Research, Reading (and a bit of Writing) by Neil McGowan

 

It’s been a funny month for me from a writing perspective. I don’t feel like I’ve done much actual writing, in terms of getting words down on paper to tell a story, but I’ve still been busy doing ‘writer-y stuff’ (as my youngest calls it).

I’ve spent the bulk of my time working on research for the Rigoletto follow-up I mentioned last month – jotting down ideas for potential scenes, then researching the time period to find half of them wouldn’t be possible. I don’t mind taking a little some small liberties for the sake of the story, but I need to keep it somewhat grounded in reality. I’m aiming for a gritty crime drama, after all, and not a fantasy.

I actually quite enjoy running into these problems, if I’m honest. I find they force me to find creative solutions to the problems I place my characters in. I also find tight boundaries to be, paradoxically, quite liberating. Once I know where the limits lie, I’m able to plough on with the writing without worrying too much about wandering off at a tangent; the confines of the story tend to drive it forward.

I’m also trying to plot this story more – I think it’ll be more novella-length than full novel, but the way it seems to be developing that may change – which brings its own unique challenges. I’m tempted to fall back on my usual position of putting some characters in a difficult position and see how it plays out but I know that won’t work for this.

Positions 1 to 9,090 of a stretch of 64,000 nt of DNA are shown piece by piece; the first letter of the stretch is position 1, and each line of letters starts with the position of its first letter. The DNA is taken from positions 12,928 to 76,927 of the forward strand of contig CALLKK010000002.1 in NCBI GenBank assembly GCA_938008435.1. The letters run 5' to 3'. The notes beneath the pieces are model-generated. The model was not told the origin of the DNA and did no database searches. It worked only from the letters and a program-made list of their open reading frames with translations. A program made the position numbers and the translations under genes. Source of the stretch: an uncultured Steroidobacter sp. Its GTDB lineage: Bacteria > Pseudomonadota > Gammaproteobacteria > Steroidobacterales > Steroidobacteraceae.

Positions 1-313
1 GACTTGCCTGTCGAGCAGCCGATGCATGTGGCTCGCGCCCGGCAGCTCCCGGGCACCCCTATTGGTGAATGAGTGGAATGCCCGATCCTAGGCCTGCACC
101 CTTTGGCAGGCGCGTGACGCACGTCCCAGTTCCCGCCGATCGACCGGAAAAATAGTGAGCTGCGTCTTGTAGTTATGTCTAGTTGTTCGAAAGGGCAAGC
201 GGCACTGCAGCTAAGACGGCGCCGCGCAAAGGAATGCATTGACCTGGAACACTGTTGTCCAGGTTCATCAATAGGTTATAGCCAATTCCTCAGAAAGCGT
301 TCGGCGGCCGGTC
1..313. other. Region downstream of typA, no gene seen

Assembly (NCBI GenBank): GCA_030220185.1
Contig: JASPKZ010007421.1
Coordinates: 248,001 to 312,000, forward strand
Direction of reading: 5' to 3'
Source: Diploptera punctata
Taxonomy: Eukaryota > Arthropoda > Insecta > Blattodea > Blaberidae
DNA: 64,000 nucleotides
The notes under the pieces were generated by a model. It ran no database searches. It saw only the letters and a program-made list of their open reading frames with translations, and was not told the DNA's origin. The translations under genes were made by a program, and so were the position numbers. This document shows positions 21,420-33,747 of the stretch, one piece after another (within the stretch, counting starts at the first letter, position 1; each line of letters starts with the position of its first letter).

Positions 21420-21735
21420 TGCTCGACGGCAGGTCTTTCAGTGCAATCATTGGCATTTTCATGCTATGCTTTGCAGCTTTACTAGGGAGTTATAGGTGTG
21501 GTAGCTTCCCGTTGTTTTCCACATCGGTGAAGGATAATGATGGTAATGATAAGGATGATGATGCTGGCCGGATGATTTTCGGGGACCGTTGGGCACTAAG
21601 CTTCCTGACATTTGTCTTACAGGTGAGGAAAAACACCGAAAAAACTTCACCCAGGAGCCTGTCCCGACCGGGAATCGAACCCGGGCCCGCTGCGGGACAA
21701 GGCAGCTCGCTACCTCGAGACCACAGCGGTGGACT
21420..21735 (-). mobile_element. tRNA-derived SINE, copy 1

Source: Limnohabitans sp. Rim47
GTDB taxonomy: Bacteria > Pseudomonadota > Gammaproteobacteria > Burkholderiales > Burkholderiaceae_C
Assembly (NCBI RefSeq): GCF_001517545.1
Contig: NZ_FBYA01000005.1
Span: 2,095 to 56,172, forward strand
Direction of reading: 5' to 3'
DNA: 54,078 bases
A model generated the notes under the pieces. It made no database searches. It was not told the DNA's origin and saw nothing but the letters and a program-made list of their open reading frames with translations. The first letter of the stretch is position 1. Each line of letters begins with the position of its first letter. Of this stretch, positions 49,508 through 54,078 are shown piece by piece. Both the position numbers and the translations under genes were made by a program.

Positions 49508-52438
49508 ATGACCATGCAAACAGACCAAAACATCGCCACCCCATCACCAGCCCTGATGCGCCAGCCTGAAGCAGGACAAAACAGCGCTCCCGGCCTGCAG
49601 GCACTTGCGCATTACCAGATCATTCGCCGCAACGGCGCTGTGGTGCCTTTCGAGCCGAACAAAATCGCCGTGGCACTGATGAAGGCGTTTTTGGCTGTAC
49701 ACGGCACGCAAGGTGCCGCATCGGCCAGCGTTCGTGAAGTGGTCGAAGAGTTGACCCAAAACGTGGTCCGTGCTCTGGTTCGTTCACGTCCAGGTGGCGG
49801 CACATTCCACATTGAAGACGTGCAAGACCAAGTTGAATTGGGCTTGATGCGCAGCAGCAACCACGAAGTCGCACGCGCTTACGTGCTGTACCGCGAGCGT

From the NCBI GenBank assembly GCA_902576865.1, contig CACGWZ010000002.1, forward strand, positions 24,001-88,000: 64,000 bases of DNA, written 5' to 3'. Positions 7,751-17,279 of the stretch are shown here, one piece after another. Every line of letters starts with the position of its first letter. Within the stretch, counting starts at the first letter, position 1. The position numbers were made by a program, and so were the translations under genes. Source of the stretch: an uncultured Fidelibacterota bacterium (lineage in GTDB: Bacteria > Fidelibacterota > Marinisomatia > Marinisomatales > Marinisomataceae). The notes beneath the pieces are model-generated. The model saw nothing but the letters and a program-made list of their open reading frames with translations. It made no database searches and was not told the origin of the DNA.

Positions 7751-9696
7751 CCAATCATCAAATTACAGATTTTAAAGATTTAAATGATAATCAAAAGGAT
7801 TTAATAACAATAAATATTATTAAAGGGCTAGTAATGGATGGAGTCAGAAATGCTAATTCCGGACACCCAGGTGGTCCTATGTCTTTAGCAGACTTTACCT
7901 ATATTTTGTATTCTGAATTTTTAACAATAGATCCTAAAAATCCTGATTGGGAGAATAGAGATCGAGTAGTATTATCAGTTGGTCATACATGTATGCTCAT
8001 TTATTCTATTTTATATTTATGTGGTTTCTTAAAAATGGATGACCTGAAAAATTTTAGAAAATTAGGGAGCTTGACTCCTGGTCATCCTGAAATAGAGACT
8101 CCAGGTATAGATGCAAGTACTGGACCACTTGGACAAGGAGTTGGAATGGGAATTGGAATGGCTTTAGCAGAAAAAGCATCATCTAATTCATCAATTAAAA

The characters (well, the main ones, anyway) are not really my creations, see; they’re the creations of Victor Hugo, filtered through the music of Verdi. As such, they already have character traits that I need to factor into the writing, which means asking myself not only ‘What would my characters do here?’ but ‘What would Verdi’s/Hugo’s characters have done?’ I also need to factor in the behavioural norms of not only a specific time period, but a quite tightly defined geographical location.

This is hard. I’ve never really written much historical fiction before (a couple of short stories is all that springs to mind, and both those used the time period more as a setting than a real-life backdrop).

But it’s also great fun. I’m learning all sorts of quirky facts (gun fights were usually won, not by the quickest draw, but by the person with the steadiest hand, for example). It’s also a short enough period to see how it rose and fell – the whole era is reckoned to have lasted just thirty years or thereabouts – from multiple contemporary accounts.

I’ve also been reading (of course!) Over the past four weeks I’ve read the latest Jeffrey Deaver (fast-paced action thriller with his trademark twist), Adrian Tchaikovsky’s Children of Memory (millennia-spanning science fiction, and well worth a look – the first two in the series are also thought-provoking and highly original. In Children of Time – the first – I was actually on the side of the spiders, and in Children of Ruin, I was bemused by the octopuses…). Stephen King’s Fairy Tale was in there (good, easy-reading, in a languid way that draws you in; one of his best for a while) as was Amy McCulloch’s Breathless (slow start, but worth it, and also an interesting book set around mountaineering written by someone who actually has climbed some of the 8000 metre-plus peaks around the world. The only one I didn’t enjoy was Luckenbooth. I wanted to – the premise sounded great, but whilst the writing was on the whole good, the story was pretty much not there – I’m still not sure what the message was, and reached the end thinking, ‘Oh, and what was meant to happen?’ On happier ground now with the latest Harriet Tyce (It Ends at Midnight) which is shaping up to be a thumping good read so far. The TBR pile, has, however, grown even larger...

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